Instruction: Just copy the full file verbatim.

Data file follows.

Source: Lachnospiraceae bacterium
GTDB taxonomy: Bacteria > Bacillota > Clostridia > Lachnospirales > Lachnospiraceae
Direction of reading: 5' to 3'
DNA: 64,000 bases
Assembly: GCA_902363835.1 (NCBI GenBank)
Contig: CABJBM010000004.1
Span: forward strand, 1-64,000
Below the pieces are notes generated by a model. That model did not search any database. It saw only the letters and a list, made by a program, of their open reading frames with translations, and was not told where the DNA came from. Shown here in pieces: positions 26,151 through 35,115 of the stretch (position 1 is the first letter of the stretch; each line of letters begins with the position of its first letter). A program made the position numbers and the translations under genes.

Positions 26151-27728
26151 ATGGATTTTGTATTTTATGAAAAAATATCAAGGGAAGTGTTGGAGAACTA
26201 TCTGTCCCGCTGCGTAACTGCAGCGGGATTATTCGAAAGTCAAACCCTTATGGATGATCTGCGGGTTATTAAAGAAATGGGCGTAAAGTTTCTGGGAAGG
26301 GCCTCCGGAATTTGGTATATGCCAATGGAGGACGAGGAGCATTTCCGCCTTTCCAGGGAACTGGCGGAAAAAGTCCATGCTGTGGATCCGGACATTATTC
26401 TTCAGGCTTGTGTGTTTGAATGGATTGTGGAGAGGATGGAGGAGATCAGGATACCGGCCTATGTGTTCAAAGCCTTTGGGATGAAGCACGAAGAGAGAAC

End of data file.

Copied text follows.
Source: Lachnospiraceae bacterium
GTDB taxonomy: Bacteria > Bacillota > Clostridia > Lachnospirales > Lachnospiraceae
Direction of reading: 5' to 3'
DNA: 64,000 bases
Assembly: GCA_902363835.1 (NCBI GenBank)
Contig: CABJBM010000004.1
Span: forward strand, 1-64,000
Below the pieces are notes generated by a model. That model did not search any database. It saw only the letters and a list, made by a program, of their open reading frames with translations, and was not told where the DNA came from. Shown here in pieces: positions 26,151 through 35,115 of the stretch (position 1 is the first letter of the stretch; each line of letters begins with the position of its first letter). A program made the position numbers and the translations under genes.

Positions 26151-27728
26151 ATGGATTTTGTATTTTATGAAAAAATATCAAGGGAAGTGTTGGAGAACTA
26201 TCTGTCCCGCTGCGTAACTGCAGCGGGATTATTCGAAAGTCAAACCCTTATGGATGATCTGCGGGTTATTAAAGAAATGGGCGTAAAGTTTCTGGGAAGG
26301 GCCTCCGGAATTTGGTATATGCCAATGGAGGACGAGGAGCATTTCCGCCTTTCCAGGGAACTGGCGGAAAAAGTCCATGCTGTGGATCCGGACATTATTC
26401 TTCAGGCTTGTGTGTTTGAATGGATTGTGGAGAGGATGGAGGAGATCAGGATACCGGCCTATGTGTTCAAAGCCTTTGGGATGAAGCACGAAGAGAGAAC